Do you ever feel like you should only share your writing when it’s happy, or when you’ve pored over it a thousand times? Do you ever only sit down to write when your sad? How do different moods affect your writing?
Tonight, I am just super down.
I know this is way amplified by PMS, and yes, I tend to come to this space every few months it seems around this time of the month. Is that wallowing? Whatever. Here I am. I ate half a pint of ice cream and it was so good. I read several articles about Trayvon Martin, who should have turned 23 a few weeks ago but didn’t because he was killed by a man who lives a free life today.
I have plenty of irrational fears. My fears have nothing to do with going out at night and wearing a hoodie, and this is important to note.
My fears are that if I have moods, if I’m not shiny and inspirational all of the time, people will not want to be around me. And if people don’t want to be around me, nobody will want to join my writing groups or work with me and I will stop making a living and we will be in deep doo-doo.
Really, my mind goes there in 2.2 seconds.
I told a very close friend over coffee last Friday morning about this, this persistent fear. I mean, it’s not a bad thing to be mindful of sustaining one’s income and providing for one’s family — ok, my income, my family — but that is a very different thing from fear.
This friend, I should mention, is a Buddhist. The real deal. And you know what she said? That it’s my resistance to the fear that is problematic, not the fear itself. So she suggested not resisting it.
I’m taking this to heart. And tonight, I’m doing the same with my heavy mood.
Honestly, if your mood was never heavy these days, I’d question what kind of person you are. On the other hand, too much empathy can be paralyzing. I think the thing might be to do what my friend advised, and not resist any of it. Hello, sadness. Hello, irritation. Hello, fear. Hello, hello. Come in. You can’t sleep in my bed with me and no way do you get to share my ice cream, but come and we can sit together for just a little while.
What do you have to tell me? I’m listening.
Oh, I see. It starts with that deep breath. And just feeling feelings. Feeling the weight of the body here on the couch. Closing my eyes for a moment.
The moment I feel the feelings, this thing happens: I remember that while there is so much that needs my attention, there is, in this moment, no action to take. The urgency to fix things can get in the way of remembering who I am. Same goes for doing, doing, doing. Doing that is sourced in lack or fear is like pouring water into a ditch; the soil just soaks it up until there’s nothing but a muddy mess.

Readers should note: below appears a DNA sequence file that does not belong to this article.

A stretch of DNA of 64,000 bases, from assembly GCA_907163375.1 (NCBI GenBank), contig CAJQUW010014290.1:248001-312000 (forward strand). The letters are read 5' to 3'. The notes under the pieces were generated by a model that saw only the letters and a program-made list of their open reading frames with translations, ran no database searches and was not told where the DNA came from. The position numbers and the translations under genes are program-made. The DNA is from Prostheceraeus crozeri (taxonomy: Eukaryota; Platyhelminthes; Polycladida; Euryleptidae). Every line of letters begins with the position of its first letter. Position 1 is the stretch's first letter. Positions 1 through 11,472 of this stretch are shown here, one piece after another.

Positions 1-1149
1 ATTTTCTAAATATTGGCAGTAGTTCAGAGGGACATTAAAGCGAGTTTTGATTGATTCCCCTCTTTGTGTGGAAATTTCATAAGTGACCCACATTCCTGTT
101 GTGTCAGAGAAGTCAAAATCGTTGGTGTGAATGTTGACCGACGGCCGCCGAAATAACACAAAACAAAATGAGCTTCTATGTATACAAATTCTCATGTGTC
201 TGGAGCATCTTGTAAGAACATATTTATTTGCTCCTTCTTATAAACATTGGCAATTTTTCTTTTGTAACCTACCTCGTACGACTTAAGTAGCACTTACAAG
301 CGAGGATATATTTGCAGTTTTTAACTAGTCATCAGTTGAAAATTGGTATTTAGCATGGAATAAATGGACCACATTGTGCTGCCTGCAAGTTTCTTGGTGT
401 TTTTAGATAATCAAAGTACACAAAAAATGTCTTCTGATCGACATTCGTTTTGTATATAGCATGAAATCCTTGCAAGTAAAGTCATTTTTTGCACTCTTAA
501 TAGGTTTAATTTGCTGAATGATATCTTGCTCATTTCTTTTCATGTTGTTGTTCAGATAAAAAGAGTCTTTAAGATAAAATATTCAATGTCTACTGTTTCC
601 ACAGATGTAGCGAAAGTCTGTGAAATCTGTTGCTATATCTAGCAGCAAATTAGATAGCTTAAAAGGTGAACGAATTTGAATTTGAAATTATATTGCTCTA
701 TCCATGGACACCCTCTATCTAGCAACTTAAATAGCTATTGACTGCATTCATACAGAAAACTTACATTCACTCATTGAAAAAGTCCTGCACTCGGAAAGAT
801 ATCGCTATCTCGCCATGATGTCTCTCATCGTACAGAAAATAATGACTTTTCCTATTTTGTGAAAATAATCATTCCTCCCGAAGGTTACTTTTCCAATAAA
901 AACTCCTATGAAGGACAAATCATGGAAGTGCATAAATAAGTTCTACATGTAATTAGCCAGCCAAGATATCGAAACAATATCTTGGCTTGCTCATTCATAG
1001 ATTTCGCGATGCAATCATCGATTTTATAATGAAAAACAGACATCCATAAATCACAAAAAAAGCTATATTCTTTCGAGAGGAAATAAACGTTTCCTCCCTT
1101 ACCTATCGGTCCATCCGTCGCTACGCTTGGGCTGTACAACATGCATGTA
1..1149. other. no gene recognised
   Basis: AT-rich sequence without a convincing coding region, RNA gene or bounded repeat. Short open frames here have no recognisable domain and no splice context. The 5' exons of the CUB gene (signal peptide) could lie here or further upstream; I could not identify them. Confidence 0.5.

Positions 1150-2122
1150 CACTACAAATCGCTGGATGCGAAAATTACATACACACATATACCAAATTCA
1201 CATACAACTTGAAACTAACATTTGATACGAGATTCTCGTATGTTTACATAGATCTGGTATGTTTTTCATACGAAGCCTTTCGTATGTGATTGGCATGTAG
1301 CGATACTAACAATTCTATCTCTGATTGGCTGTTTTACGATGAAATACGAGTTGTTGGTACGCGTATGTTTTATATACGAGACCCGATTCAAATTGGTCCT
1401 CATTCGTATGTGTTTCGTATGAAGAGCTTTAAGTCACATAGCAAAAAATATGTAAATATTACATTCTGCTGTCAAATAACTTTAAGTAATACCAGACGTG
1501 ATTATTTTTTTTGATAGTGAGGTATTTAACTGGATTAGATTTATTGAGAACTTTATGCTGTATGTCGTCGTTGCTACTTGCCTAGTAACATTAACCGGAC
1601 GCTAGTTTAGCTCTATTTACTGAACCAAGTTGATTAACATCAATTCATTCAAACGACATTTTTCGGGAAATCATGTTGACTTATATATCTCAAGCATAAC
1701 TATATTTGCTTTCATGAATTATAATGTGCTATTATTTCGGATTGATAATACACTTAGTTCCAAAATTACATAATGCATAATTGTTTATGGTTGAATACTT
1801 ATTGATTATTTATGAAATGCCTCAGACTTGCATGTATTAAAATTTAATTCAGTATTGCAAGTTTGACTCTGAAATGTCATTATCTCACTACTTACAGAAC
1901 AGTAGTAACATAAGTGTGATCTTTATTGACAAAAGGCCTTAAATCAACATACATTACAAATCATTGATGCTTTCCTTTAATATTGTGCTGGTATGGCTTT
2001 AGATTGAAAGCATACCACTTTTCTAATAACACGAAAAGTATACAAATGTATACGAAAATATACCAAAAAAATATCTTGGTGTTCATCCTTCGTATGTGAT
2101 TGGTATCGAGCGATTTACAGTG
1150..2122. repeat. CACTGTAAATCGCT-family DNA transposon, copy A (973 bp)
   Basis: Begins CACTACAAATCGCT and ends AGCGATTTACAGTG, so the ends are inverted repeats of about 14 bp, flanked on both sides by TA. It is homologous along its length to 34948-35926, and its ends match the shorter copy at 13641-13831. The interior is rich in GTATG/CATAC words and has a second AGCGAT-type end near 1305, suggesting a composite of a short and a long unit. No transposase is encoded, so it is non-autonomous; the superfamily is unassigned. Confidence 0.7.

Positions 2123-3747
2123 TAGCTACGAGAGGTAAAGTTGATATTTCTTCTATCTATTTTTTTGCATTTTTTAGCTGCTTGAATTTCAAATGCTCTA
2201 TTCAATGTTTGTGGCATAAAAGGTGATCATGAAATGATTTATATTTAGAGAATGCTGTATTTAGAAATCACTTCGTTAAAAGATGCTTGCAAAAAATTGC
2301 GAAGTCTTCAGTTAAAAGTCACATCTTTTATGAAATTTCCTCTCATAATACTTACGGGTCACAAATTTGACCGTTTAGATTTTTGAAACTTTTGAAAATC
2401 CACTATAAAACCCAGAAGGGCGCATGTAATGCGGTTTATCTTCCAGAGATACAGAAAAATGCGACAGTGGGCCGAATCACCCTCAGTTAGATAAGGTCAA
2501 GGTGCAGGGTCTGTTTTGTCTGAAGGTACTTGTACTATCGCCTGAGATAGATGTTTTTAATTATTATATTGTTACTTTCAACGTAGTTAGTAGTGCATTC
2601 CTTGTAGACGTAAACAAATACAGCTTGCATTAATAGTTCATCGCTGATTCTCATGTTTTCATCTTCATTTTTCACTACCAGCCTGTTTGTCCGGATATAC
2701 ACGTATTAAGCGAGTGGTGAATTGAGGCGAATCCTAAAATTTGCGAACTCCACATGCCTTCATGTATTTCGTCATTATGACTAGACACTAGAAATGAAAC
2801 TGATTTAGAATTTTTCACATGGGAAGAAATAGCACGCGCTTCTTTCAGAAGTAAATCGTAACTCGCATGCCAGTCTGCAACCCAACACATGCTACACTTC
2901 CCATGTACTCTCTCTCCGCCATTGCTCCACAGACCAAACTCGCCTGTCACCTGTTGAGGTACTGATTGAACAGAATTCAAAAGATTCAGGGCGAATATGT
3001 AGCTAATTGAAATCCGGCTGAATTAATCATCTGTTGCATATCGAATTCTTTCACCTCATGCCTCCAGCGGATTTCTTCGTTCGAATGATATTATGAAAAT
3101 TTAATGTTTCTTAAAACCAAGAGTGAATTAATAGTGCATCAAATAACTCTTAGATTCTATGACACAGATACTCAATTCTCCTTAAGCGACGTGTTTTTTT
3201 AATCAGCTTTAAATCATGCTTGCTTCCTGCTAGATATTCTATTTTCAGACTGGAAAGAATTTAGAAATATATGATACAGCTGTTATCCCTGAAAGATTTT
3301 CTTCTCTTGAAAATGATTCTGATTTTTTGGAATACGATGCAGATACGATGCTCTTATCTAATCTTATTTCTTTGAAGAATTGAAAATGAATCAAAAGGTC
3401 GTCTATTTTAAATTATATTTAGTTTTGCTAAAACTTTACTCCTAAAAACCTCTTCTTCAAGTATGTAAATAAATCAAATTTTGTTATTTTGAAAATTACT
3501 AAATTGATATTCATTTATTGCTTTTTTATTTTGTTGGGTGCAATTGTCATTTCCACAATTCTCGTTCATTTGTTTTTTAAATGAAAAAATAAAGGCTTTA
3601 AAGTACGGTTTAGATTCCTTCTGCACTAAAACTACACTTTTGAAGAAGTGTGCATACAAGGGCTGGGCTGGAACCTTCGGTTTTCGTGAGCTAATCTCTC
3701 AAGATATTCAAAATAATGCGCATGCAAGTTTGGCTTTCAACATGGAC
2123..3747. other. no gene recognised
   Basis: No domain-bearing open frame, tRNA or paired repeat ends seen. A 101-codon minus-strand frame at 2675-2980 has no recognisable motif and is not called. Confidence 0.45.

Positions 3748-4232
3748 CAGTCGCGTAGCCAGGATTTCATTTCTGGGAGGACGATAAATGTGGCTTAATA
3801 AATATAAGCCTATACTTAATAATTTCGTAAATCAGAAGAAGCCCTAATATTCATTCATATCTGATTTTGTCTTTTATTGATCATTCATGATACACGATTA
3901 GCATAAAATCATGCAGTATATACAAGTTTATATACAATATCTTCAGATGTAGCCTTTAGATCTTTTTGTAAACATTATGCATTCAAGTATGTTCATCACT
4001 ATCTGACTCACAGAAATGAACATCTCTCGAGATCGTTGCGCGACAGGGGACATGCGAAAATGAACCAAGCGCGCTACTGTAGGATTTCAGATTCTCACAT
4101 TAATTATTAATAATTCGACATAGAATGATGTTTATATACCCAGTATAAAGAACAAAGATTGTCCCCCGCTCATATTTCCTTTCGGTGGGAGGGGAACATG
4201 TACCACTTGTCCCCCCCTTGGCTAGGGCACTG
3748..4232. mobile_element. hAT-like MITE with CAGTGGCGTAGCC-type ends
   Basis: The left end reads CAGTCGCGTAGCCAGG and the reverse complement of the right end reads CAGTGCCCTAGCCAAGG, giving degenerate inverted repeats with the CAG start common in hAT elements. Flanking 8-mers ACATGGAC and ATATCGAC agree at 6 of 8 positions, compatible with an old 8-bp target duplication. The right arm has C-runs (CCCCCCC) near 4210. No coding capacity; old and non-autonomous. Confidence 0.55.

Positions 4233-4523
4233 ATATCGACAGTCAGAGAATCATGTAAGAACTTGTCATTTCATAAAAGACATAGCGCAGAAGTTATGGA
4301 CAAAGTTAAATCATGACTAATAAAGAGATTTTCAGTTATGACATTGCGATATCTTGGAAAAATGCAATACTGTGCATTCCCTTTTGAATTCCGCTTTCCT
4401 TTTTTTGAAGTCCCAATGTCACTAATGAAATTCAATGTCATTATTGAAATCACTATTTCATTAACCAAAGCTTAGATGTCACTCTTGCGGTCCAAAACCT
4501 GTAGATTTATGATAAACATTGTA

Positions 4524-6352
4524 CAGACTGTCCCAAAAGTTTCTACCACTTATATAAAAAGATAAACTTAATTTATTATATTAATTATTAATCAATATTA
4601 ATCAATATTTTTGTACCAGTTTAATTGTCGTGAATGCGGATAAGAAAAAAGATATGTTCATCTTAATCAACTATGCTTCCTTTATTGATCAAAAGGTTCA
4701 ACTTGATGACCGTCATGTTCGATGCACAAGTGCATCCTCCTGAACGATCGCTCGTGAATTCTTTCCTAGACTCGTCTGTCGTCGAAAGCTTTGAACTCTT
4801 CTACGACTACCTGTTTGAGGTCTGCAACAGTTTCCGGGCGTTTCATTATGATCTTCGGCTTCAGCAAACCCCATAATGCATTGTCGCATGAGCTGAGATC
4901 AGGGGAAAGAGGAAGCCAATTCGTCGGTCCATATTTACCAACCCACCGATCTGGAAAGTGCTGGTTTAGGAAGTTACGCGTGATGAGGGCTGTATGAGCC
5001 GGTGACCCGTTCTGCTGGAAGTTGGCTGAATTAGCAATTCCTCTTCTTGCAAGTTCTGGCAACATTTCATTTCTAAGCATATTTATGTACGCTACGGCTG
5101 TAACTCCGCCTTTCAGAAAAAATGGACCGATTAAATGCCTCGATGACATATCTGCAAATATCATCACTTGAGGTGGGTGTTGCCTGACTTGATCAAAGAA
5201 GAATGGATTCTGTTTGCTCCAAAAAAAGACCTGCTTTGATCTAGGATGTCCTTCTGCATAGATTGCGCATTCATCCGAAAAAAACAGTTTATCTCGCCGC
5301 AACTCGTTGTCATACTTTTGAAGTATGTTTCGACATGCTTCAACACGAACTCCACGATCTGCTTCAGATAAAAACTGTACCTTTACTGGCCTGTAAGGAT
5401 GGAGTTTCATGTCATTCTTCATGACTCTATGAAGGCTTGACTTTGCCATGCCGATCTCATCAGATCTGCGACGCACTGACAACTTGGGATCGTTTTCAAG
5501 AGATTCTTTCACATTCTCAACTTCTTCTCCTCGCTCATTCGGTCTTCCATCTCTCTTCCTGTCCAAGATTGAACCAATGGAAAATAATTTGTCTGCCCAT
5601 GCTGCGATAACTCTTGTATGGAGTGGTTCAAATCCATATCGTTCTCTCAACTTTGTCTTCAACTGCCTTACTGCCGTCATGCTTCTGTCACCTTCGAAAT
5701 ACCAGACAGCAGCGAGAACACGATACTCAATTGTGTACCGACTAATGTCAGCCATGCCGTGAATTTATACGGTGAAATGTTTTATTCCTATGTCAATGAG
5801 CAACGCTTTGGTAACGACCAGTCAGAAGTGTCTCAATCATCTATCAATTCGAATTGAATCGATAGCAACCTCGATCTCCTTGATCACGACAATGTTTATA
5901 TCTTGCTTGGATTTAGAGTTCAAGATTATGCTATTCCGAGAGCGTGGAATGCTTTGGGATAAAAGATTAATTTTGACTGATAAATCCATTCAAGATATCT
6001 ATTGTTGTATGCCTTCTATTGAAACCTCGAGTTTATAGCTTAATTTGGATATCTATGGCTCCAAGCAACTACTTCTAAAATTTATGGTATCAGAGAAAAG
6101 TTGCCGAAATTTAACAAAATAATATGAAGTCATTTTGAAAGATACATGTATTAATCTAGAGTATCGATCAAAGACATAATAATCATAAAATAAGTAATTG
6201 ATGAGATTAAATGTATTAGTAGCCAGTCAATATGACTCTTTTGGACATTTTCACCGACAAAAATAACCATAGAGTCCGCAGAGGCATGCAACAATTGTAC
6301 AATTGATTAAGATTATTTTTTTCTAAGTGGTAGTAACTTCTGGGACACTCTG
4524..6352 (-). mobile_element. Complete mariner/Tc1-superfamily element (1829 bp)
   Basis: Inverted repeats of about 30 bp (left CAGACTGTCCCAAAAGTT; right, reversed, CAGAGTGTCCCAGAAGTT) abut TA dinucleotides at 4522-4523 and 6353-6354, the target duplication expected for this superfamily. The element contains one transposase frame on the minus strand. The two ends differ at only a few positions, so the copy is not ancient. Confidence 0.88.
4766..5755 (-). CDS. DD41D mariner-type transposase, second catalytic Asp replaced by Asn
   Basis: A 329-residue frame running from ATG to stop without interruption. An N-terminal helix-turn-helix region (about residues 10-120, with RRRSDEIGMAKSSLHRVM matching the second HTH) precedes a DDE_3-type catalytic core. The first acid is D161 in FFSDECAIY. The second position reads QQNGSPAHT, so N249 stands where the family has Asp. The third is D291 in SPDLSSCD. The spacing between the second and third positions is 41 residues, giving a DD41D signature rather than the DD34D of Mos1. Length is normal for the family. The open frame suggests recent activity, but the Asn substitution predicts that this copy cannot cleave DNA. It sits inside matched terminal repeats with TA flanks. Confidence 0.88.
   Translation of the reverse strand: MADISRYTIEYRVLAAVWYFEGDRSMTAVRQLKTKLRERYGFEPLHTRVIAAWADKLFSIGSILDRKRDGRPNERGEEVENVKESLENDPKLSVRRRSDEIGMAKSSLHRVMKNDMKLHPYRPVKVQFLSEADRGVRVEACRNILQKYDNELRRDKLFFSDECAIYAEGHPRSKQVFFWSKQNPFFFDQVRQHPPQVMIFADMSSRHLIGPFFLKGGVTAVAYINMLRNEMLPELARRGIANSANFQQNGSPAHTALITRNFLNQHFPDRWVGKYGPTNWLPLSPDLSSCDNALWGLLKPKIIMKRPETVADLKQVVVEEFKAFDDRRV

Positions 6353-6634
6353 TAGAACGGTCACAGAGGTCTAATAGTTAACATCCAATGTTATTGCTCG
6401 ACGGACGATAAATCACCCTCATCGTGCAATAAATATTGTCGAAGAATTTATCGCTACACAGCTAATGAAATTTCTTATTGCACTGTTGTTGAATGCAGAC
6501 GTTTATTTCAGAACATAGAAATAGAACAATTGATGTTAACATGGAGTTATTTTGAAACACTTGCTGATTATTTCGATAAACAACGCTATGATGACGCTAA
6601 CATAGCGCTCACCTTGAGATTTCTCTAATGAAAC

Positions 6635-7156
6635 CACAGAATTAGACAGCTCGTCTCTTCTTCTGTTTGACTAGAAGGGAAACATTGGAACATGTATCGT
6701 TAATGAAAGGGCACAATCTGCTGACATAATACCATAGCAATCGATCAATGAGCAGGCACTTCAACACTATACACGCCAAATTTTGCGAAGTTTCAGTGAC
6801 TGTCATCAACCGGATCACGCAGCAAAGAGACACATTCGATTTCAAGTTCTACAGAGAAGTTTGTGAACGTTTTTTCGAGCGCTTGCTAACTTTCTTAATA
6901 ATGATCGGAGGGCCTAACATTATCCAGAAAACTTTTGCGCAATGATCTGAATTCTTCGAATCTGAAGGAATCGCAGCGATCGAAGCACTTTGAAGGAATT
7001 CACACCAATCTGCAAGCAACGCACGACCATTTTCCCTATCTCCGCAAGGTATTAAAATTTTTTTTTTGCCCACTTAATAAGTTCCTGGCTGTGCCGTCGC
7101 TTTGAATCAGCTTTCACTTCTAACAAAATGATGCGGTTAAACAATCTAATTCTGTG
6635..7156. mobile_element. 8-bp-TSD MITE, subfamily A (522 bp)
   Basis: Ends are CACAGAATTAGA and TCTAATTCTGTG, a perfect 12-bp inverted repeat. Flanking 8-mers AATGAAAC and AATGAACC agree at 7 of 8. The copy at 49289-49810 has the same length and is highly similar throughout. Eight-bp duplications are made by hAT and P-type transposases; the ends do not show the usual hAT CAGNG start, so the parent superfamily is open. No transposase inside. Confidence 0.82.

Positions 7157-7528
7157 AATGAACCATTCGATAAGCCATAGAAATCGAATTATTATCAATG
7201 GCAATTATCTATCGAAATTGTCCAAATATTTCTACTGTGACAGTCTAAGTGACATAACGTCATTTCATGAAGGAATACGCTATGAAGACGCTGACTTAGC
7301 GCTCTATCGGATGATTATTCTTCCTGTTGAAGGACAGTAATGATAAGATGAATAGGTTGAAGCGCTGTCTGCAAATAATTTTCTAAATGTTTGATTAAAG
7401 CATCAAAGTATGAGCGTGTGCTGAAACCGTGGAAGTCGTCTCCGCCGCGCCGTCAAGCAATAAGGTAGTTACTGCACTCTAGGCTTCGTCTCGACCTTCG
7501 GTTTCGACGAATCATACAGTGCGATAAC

But doing that is intentional — that’s more like pouring water into a potted plant, thoughtfully, lovingly, and paying attention to the moment when it begins to drain from the bottom. The plant does not need an endless amount of water all at once. it needs just the right amount, every few days or so. Love doesn’t mean constant, hyper-focused attention. That sounds smothering.
No, love means saying come in. You don’t get to have so much power here, so instead of yelling at me from the driveway and tossing rocks at my window, I am calling you up, pouring you a cup of tea, and giving you a bit of my undivided attention.
So what are you scared of, love? What are you sad about? Why the tears springing up? Tell me everything. Or just sip your tea. We don’t even have to talk.
If you only write when you’re happy and shiny, I’m not sure I’ll trust you. Write whenever you feel like writing. Don’t worry about who’s reading. Don’t worry about how it sounds or whether it’s any good.
Remember who you are. A person who writes to connect with yourself. A person who writes to make sense of emotions and moods and experiences and highs and lows. A person who would rather be real than popular.
And Jena? Remember what this space is for: Showing up. Practicing. And beginning again and again and again.